~ Franconia Notch State Park, New Hampshire ~

A notch is a narrow pass between mountains. In New England it seemed to be the preferred term rather than a pass. Franconia Notch State Park is located in the heart of the White Mountain National Forest. Franconia Notch is a spectacular mountain pass traversed by a unique parkway which extends from the Flume Gorge at the south to Echo Lake at the north. For eight miles, I-93 winds between the high peaks of the Kinsman and Franconia mountain ranges.

The park is home to Cannon Mountain, a state-owned ski resort started in the 1930s. The mountain is named for a rock formation in the shape of a cannon found on the summit, but the "Old Man of the Mountain" formation was by far the more famous; it collapsed in May 2003. Cannon is also famous for being one of the most challenging hills in New England.

New Hampshire's White Mountains

White Mountains and Pemigewasset River

Saw a Windfarm under construction driving along I-93

Soon I would walk along wild waters of the Pemigewasset River

Driving through Franconia Notch

To get to The Basin I would have a lengthy hike through the forest along the wild waters of the Pemigewasset, which by Abenaki definition means "narrow and shallow swift current," including across this bridge over the river. It was a beatuiful hike and the river was that.

It was mid-summer (July 8) and melt waters were done, but that did not make this river any less impressive

Running a narrow chute

Another bridge. One thing I noticed about New Hampshire while driving its highways is that every bridge seemed to have its own number. Driving along I-89 to Concord from Vermont these numbers ran consecutively. Some sections of the trail did not keep to the river bank.

But to my delight the trail always came back to it.

The Basin

Beneath a waterfall in the Pemigewasset River is a granite pothole about 20 feet (6 m) across known simply as "The Basin". It was scrubbed out by stones dragged (and eventually deposited) by the retreating North American ice sheet, and since made smooth by 15 millennia of rapidly whirling pebbles and grit.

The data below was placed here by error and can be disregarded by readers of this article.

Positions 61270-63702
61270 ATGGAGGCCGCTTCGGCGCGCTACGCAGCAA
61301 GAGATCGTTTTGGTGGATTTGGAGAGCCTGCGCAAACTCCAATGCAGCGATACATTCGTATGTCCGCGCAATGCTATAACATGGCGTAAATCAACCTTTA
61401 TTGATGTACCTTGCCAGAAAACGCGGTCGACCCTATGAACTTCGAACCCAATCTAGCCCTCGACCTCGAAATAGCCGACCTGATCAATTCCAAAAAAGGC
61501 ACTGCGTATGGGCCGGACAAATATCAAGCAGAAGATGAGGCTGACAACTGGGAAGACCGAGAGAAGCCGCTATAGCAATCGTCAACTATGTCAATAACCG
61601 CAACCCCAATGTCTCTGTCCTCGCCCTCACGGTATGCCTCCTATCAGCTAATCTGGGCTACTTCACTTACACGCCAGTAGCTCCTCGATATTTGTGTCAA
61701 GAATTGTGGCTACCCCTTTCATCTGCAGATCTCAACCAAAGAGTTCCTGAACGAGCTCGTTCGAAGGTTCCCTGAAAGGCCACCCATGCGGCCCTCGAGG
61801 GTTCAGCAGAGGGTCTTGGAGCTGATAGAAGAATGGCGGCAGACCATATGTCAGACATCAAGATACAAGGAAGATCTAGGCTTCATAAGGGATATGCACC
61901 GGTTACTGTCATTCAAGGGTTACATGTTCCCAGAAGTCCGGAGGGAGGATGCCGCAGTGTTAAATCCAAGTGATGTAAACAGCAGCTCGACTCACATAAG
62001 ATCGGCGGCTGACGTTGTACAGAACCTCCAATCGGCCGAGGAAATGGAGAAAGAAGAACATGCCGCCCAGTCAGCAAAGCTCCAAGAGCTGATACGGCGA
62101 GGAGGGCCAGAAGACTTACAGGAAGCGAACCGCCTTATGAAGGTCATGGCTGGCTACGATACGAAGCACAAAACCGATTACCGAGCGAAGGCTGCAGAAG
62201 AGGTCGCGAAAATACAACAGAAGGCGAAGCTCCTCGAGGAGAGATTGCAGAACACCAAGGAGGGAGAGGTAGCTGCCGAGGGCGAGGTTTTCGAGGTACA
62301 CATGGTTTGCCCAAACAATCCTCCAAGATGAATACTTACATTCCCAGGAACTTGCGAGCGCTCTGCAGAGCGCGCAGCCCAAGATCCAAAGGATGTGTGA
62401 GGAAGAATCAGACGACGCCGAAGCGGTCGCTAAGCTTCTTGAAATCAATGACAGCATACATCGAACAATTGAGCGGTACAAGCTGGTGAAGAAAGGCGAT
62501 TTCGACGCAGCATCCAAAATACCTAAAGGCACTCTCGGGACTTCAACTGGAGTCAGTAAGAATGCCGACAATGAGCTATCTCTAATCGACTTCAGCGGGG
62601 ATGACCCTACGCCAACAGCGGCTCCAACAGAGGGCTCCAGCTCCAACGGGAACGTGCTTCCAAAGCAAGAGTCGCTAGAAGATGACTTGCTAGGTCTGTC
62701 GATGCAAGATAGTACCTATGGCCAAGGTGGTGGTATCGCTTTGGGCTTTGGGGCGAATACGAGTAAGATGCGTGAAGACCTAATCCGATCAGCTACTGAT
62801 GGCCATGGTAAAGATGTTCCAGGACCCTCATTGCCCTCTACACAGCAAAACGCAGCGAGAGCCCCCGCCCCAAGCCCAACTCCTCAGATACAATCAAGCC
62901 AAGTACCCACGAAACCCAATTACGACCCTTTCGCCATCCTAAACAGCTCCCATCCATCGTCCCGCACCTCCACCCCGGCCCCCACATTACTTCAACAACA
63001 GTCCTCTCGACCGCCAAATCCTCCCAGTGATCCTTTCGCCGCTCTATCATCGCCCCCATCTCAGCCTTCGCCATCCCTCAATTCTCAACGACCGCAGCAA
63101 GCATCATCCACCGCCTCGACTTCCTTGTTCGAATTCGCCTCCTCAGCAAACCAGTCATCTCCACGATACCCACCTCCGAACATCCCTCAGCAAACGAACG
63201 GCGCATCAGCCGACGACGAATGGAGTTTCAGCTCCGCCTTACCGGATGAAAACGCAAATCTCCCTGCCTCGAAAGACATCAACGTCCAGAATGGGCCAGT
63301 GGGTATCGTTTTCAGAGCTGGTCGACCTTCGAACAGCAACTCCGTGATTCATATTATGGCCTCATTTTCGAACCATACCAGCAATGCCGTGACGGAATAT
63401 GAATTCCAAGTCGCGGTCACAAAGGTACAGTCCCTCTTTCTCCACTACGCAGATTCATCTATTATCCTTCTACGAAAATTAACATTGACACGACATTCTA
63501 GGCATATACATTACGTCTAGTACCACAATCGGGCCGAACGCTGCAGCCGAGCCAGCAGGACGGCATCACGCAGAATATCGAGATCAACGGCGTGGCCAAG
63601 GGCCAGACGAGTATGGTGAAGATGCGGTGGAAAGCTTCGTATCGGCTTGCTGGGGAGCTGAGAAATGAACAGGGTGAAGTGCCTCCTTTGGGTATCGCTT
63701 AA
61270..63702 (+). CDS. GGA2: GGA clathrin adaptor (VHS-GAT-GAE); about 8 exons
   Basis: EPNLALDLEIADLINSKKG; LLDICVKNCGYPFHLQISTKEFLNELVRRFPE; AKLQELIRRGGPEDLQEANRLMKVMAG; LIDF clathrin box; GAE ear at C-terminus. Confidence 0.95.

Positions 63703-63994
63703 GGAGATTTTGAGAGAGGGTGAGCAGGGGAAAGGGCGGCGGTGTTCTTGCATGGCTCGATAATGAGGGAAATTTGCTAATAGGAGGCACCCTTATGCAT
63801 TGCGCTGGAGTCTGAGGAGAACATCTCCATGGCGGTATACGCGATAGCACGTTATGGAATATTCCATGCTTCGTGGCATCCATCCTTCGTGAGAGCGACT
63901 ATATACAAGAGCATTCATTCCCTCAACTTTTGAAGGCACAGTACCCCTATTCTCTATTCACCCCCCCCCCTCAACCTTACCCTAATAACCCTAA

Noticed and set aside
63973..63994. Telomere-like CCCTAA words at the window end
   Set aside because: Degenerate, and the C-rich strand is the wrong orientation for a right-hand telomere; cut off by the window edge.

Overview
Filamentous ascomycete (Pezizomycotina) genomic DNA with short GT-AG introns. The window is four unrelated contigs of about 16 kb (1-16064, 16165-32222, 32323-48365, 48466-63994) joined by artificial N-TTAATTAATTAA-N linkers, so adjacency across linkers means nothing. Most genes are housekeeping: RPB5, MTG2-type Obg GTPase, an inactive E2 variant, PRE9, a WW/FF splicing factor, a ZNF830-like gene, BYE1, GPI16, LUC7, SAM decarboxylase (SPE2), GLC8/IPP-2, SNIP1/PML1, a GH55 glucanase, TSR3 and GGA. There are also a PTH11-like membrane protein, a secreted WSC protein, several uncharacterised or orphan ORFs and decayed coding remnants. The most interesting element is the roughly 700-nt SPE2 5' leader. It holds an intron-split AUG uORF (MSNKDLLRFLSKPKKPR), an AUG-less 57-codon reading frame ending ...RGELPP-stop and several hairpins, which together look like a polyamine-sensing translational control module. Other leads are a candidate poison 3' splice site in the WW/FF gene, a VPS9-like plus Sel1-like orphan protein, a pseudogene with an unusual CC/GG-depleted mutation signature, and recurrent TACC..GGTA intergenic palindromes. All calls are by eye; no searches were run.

On the left is the chute that keeps The Basin full.

The other three shots are farther upriver. I had a fair hike to get around the the other side of the Basin.

The other side of The Basin and its emerald green waters

I ran across red barked trees on Vancouver Island in Canada. I was surprised to find them here on my hike back from The Basin.

It was time to leave the river

And head for the mountains (Cannon Mountain)

Boise Rock and The Old Man of the Mountain

Cannon Mountain is famous for being the former home of The Old Man of the Mountain.
Although it had been nine years since the collapse, when I was there, the signs in the park still refer to the Old Man as if he were still there.
The Old Man is still a item of pride for New Hampshirites, even though he is long gone.

Boise Rock is a great glacial erratic that has been a part of history and folklore for generations in New Hampshire. Thomas Boise, a noted teamster of the region, was sledding through the Franconia Notch in mid-winter, soon after the first road was built. He was overtaken by a fierce snowstorm and blizzard and was unable to continue. Realizing he must take drastc action to survive, he killed and skinned his horse. Then he crawled under this rock and wrapped himself in the horse hide and spent the night. A search party found him the next day still alive, but encased in the frozen hide, which had to be cut off with axes.

Another look at Cannon Mountain

Shot this cave in the cliff face

And a half day moon

Where the Old Man of the Mountain was

And a closer look

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